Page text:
DATA: What effect do unions have on wages and businesses?
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On Monday, Gov. Bruce Rauner officially launched his war against government unions with an executive order to block “fair share” union fees and also is pursuing legal action to prevent public-sector unions from tapping those fees.
Rauner, a Republican, said state employees who choose not to participate in unions still must pay fees through the “fair share” provision.
Illinois labor has blasted Rauner for the move, calling it a “blatantly illegal use of power.”
Organized labor continues to lose ground, with membership falling to its lowest point since the Labor Department started tracking it in 1983.
With this pending union fight in Illinois, now is as good a time as any to look at the impact of unions on both businesses and the workers those union shops employ.
SEIU President Tom Balanoff told the Sun-Times Rauner’s actions were a smokescreen to drive down working wages in Illinois. It’s anything but a cut and dry issue, but numerous studies support Balanoff’s statement.
Basically, if you’re not in a union, you probably should want to be in one.
- A teachers union study published in the Economics of Education Review found that starting salaries were increased by 3.9 percent through collective bargaining. Over the first five years, those teachers earned an average of 5.4 percent more than non-unionized teachers.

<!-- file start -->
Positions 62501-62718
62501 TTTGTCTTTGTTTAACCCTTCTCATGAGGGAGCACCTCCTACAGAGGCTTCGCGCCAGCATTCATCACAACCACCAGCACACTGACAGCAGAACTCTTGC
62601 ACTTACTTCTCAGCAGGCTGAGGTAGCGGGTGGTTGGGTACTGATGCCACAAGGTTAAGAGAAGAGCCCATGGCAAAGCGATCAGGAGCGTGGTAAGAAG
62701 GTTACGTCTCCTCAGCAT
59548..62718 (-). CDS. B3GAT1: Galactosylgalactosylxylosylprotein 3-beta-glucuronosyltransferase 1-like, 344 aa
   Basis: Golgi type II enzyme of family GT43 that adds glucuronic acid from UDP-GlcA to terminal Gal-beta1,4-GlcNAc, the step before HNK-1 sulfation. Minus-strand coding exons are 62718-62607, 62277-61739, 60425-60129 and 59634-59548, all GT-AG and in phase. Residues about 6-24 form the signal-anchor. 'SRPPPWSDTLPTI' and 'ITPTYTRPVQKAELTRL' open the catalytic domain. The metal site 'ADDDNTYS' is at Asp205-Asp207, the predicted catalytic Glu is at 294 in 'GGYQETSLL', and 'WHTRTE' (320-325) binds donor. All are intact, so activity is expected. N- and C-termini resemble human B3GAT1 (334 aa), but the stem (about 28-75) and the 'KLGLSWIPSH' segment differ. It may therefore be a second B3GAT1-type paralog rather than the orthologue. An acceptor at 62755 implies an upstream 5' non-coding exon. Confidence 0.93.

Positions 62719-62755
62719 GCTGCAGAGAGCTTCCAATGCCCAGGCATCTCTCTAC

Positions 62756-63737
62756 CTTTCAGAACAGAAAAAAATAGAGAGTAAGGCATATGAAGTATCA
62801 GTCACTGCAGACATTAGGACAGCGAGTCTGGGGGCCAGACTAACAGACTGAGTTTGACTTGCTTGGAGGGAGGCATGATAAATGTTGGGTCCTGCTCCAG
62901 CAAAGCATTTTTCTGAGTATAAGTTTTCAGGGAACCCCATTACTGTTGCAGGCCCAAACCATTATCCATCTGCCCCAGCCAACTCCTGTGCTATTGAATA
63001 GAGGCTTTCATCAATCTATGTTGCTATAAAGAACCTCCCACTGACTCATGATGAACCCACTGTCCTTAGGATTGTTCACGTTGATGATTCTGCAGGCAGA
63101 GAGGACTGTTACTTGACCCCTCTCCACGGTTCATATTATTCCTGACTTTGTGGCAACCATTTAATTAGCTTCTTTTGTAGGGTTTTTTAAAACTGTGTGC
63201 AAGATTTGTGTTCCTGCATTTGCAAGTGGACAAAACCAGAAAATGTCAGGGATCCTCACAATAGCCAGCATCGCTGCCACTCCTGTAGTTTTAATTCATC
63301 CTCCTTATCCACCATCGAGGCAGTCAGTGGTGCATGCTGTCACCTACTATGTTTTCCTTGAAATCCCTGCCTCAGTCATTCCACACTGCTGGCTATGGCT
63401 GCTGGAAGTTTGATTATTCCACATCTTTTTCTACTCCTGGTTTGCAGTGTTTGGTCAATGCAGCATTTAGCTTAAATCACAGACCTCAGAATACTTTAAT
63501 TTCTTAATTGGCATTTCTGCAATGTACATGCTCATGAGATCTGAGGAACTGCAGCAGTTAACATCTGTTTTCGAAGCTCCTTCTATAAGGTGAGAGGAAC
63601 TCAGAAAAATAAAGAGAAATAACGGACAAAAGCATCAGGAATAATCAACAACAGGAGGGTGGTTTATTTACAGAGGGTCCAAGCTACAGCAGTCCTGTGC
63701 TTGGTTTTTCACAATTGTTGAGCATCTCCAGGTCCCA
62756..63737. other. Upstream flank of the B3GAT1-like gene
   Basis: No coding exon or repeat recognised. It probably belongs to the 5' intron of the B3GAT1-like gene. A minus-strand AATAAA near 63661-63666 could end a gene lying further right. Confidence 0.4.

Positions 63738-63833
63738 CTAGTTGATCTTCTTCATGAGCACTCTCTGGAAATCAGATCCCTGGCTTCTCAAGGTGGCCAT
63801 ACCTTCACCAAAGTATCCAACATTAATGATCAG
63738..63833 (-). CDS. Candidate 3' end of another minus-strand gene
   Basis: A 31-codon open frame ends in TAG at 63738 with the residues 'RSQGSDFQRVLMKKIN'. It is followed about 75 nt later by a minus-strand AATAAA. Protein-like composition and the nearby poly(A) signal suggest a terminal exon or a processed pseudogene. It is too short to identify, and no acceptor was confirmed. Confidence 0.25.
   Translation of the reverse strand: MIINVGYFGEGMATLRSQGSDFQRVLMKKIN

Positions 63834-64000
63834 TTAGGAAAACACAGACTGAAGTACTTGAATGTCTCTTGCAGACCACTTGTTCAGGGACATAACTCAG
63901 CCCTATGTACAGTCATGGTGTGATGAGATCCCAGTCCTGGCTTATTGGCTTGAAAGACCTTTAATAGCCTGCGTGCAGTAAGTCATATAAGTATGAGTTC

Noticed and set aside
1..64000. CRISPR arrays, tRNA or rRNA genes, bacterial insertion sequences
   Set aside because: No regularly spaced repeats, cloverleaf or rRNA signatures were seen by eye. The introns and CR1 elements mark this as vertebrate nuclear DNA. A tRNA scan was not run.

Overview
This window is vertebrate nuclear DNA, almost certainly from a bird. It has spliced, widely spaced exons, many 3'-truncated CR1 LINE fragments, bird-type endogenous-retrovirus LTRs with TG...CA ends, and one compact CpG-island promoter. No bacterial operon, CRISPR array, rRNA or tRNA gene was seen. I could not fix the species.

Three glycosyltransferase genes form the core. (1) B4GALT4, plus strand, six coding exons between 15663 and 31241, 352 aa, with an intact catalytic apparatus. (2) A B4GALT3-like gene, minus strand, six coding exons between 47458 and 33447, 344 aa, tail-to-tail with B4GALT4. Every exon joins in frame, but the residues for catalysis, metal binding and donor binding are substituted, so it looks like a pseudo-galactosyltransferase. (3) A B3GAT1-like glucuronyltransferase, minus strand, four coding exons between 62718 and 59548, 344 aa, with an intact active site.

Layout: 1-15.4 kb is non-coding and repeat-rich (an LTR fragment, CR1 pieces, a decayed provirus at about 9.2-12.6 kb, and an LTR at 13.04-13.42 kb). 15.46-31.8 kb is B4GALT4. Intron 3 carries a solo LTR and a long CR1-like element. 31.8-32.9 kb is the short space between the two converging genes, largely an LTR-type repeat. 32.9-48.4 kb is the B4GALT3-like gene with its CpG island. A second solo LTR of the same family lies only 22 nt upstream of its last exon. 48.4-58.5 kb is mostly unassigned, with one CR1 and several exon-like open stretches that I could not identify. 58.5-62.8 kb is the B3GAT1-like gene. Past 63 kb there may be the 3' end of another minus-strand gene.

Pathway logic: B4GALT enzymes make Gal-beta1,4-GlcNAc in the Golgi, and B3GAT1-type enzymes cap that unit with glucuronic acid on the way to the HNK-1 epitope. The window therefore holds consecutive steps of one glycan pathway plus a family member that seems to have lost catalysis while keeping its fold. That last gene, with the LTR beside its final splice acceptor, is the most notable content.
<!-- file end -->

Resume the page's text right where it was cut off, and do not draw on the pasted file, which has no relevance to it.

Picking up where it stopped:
- Bureau of Labor Statistics data shows that in 2014, the median weekly earnings of union workers was 27 percent higher than that of non-union workers:
- Multiple studies show that unions significantly equalize pay among workers by raising the floor and lowering the ceiling of pay scales.
- As a result, as union membership has decreased, income inequality has increased. A Harvard University study showed that from 1973 to 2007, income inequality increased by more than 40 percent.
- A study looking at The Impact of Unionization on the Wage of Hispanic Workers from the National Institute of Economic and Social Research and the University of Oxford shows that the wage premium unions provide is the largest for Hispanics, especially in low-wage jobs.
- The bad news for businesses? A Princeton study shows that unions cause inefficiencies within the business, and some of the value is transferred from investors to workers through higher compensation. Therefore, publicly traded unionized firms’ stock market value suffers a 10 percent depression.
h/t: The Washington Post